Friday, May 26, 2006

Tri-Color Beech Tree






Talk about an amazing tree! Allow me to introduce you to the tri-color beech (tricolor, tricolour, tri-colour), or tri-color European beech, scientifically referred to as Fagus sylvatica Roseomarginata.

Tri-color beeches can come in shades of red, pink, purple, white, and green, depending upon the specimen. Compare that with the final image of a solid green leaf from an American beech that we explored earlier. I love the delicate fuzzy hairs on these leaves!

The tri-color beech tree you see in today’s post has a dark red/purple, a lighter red/brown, and a white shade which isn’t visible in these images. According to my reading, the best way to ensure that all the colors show up on your tri-color beech tree is not to baby it. This tree needs stress and hardship in order to show its truest and most beautiful colors. If a tri-color beech tree is overfed and given too much care and attention, it will lose the variegation in the leaves, and fade into a single reddish color.

I like this tree as an analogy for our own lives. If all we ever did was sit happily sucking up life and water and nourishment that was carefully fed to us each day, never wanting for anything, we would fade into a monochromatic life. Sure, we might be healthy and alive, but until we face hardships, until we overcome the insurmountable, take on life’s challenges, and reach for what we need, the world will not see our true colors and beauty in their complete and total rainbow.

13 comments:

  1. Spring is in full swing, I see. I love your photographs, JLB.

    ReplyDelete
  2. This must be a very unusual tree, with those colors. Although brown is associated with fall, I see spring here, with this bright pink flowing through the light...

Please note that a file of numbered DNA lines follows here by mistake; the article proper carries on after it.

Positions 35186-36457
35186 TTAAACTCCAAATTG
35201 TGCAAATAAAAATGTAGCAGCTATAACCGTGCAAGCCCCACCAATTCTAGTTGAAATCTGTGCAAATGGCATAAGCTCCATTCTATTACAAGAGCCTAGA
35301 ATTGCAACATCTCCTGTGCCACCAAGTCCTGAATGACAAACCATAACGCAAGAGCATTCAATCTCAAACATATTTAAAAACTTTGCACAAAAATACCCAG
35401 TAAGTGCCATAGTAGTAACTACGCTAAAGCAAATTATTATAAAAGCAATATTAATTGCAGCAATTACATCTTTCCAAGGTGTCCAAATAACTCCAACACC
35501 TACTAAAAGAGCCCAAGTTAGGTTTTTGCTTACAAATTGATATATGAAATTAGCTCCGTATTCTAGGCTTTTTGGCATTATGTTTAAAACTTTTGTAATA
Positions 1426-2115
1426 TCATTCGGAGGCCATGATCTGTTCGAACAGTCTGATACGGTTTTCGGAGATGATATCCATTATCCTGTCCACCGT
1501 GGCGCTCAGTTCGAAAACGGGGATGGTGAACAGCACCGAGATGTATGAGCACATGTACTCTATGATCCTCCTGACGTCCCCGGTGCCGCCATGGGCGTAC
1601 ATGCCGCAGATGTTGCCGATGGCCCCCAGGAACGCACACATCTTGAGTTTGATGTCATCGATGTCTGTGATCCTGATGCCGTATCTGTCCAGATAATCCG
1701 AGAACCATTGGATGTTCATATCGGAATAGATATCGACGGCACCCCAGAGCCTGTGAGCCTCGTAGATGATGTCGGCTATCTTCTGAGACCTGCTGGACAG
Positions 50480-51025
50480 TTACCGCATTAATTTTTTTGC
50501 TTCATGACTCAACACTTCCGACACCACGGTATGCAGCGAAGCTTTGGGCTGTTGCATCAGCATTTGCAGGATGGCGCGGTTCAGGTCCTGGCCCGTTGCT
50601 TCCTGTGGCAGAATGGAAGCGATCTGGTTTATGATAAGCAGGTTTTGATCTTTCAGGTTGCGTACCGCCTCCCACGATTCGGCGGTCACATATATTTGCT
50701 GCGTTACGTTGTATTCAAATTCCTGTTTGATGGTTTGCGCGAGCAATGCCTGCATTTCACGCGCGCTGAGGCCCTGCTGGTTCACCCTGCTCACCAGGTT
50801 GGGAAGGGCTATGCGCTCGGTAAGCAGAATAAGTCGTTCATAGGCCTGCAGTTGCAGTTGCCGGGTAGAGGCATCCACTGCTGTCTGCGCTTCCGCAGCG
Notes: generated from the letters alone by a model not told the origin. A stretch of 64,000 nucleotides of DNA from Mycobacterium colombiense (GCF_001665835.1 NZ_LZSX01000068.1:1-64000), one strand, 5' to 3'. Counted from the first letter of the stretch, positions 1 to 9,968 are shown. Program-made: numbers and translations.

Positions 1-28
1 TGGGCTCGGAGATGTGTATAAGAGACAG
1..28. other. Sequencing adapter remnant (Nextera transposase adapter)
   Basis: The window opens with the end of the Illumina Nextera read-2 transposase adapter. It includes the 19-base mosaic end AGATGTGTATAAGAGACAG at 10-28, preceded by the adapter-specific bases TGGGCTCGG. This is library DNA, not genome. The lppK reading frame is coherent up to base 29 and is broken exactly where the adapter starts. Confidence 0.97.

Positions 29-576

ReplyDelete
  3. Beautiful flowers, greats shots

    ReplyDelete
  4. What a fantastic burst of color amongst the green! Have yourself a wonderful weekend, too.

    ReplyDelete
  5. Hi JLB,
    Just wanted to add for entries further down that it's pretty good when you throw in indoor pictures as well. Because it gives an equal pleasant balance to your blog somehow. Makes your photography look multi-layered. And one straightaway gets the clear impression from your layouts, that there is an immense depth to viewing botany.
    Also, you know the 3 pix on top here especially with the light blue skies - looks like something straight out of a Laura Ashley boutique with its enticing floral prints. regards as always

    ReplyDelete
  6. Hi, JLB!

    What a great analogy - I love it. It's comforting to know that trees, like people, show their true colors under stress and struggle, and can become all the more beautiful for it.

    As ever, your pics are gorgeous!

    :)

    ReplyDelete
  7. Great tree! I just saw one today at a nursery and I have to have it. Your pics really show how beautiful this tree is. I was looking for a picture to show my wife. Thanks.

    ReplyDelete
  8. Greetings Adrian! I'm so glad that you liked the pictures. I hope that you both enjoy your new tree!

    ReplyDelete
  9. This past year my tri fagus beech tree has kept most of its dead leaves. is this a normal procedure for this tree? Please advise. Lew

    ReplyDelete
  10. Hello Anonymous,

    Thank you for visiting Arboreality!

    The process you've observed is referred to as "leaf marcescence" and it is very common in beeches (especially young ones). While scientists are not entirely sure why this occurs, it appears to be a healthy phenomenon.

    Caroline Brown recently wrote an excellent post on leaf marcescence on her blog Earth Friendly Gardening. You can find it here:

    Science lesson: marcescent leaves

    http://earthfriendlygardening.wordpress.com/2008/02/12/science-lesson-marcescent-leaves/

    JLB

    ReplyDelete
  11. My tri-color beech is uniformly one colour...dark red/

    Don't think that I have babied it... but can I "unbaby it" and get the pink edges on the leaves somehow?

    ReplyDelete
  12. I have just purchased a Tri-Color Beech and want to know if there is anything I should know before planting it other than the regular info of twice the size hole as the root ball, cutting back 1/2" of root on the ball and 1" on the bottom, amending the soil with Peat Moss and/or compost.

    Thank you,
    Steve
    Galloway, Ohio

    ReplyDelete

Note: Only a member of this blog may post a comment.